NZ: Maori tribes planning utilization of 500 MW generation capacity
There could be large geothermal developments based on a recent settlement of historic claims by Maori tribes in the North Island of New Zealand. Tribes part of the settlement are looking to create a geothermal power company that could utilize a 500 MW generation capacity in the land being returned.
Reported in New Zealand, there could be large geothermal developments based on a recent settlement of historic claims by Maori tribes on the North Island of New Zealand. Tribes part of the settlement are looking to create a geothermal power company that could utilize a 500 MW generation capacity in the land being returned.
“Maori are looking to create a NZ$2 billion (US$ 1.3 bn) geothermal power generation company off the back of this week’s NZ$500 million (US$ 323 million) Central North Island Treelords settlement.
Consultants employed to investigate business opportunities by the eight iwi involved in the deal say Maori could be responsible for generating 10 to 20 per cent of New Zealand’s electricity within five to 10 years.
Definition of “iwi”: “Means tribe, people: an iwi authority can refer to any group which legitimately represents Maaori tribal interests.” (source: ew.govt.nz) The treelord settlements are settlements on historical claims by the Maori people in New Zealand.
The consultants, led by former Treasury adviser Pelenato Sakalia, based assessments on untapped geothermal resources beneath the 170,000 hectares of forest land around Lake Taupo and in Bay of Plenty which is part of the deal.
The total forest land to be handed over including the Kaingaroa, Waimihia, Crater, Horohoro, Pureora South, Taurewa and Whakarewarewa forests represents an area about 20 times the size of Wellington Harbour.
The deal also involves about NZ$280 million (US$ 180 million) to be divvied among the eight iwi from Crown Forestry Rental Trust bank accounts.
The official handover ceremony for the largest Treaty settlement will be held at Ngati Tuwharetoa’s Waihi Marae on the south-western shore of Lake Taupo on Saturday.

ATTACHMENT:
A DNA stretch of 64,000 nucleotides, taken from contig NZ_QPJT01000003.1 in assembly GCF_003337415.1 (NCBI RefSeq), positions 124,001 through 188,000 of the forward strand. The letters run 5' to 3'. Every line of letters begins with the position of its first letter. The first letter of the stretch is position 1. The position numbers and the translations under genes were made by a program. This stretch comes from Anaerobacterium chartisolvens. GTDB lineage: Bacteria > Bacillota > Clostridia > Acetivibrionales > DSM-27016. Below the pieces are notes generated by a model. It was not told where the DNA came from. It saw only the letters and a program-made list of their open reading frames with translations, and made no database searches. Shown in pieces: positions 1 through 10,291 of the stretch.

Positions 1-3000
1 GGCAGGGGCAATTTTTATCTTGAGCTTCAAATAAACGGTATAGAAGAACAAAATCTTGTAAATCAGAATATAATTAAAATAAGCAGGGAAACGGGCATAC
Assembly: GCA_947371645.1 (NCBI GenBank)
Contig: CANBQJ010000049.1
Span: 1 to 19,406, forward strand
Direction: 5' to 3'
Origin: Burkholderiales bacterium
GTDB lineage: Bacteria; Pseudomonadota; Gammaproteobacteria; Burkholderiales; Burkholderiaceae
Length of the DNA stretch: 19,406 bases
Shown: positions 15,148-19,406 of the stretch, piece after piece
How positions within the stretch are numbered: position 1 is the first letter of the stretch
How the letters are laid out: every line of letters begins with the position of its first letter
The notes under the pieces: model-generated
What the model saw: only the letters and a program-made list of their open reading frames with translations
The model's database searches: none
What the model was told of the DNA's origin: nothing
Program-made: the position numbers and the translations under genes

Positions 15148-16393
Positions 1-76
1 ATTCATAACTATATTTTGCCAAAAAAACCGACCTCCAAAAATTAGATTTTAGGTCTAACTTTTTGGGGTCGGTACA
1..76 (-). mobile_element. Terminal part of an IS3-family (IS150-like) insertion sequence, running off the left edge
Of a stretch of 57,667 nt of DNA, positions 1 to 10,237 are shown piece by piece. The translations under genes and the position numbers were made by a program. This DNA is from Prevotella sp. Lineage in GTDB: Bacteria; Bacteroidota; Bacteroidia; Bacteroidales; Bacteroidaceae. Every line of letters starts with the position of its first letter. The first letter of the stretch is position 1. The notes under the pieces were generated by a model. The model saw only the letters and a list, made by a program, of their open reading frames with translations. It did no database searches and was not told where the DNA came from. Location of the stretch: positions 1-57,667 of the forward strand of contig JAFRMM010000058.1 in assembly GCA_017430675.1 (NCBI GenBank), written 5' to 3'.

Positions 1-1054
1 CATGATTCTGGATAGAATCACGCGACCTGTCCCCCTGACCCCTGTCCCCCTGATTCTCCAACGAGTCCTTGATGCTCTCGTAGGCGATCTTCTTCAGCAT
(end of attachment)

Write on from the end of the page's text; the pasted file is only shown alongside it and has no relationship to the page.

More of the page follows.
In a report published by the CNI group, the consultants said annual cashflow returns of NZ$170m to NZ$200m a year from a CNI Maori power company were achievable.
For Maori to enjoy the projected windfall, they would need to take a CNI collective key ownership role rather than being dominated by existing geothermal power company generators such as Mighty River Power or Contact Energy in joint ventures, the consultants say.
“Research indicates there is 0.5 GW undeveloped geothermal generation capacity beneath iwi-owned land in the CNI.
“This 0.5GW alone could supply approximately 8 per cent of New Zealand’s future power demand,” the report stated.
Energy Minister Gerry Brownlee said he would welcome Maori investment in the geothermal sector if that was how they wanted to invest settlement money.
“The geothermal resource is far from fully utilised on the North Island central plateau.”
Power companies Mighty River Power which already has four joint venture agreements with Maori and Contact Energy are lining up wanting to speak with the soon-to-be cashed-up geothermal resource-owning Maori.
Mighty River chief executive Doug Heffernan said Maori wanted to invest in power companies.
“We understand the CNI settlement will escalate the level of interest in looking at co-ownership models. We are very open to those discussions.”
Contact Energy spokesman Jonathan Hill said his company would also like to discuss joint-venture proposals with Maori resource owners.
Maori are already key players in geothermal generation, with the biggest operator being the Taupo-based Tuaropaki Power Company, which has a 75 per cent share in the 113MW Mokai station. Mighty River has a 25 per cent share.
The Tauhara North No2 Trust has a quarter share in the NZ$450m 32MW Nga Awa Purua geothermal power station, under construction 14km north of Taupo.
Trust chief executive Aroha Campbell said she had had recent discussions with CNI representatives.
“We were happy to talk with the CNI people. We all need to work together to make it happen.”
CNI representatives including Tuwharetoa chief Tumu te Heuheu and George Asher could not be reached for comment. Mr Asher, a key figure in the settlement negotiations, is chief executive of Lake Taupo Forest Trust.”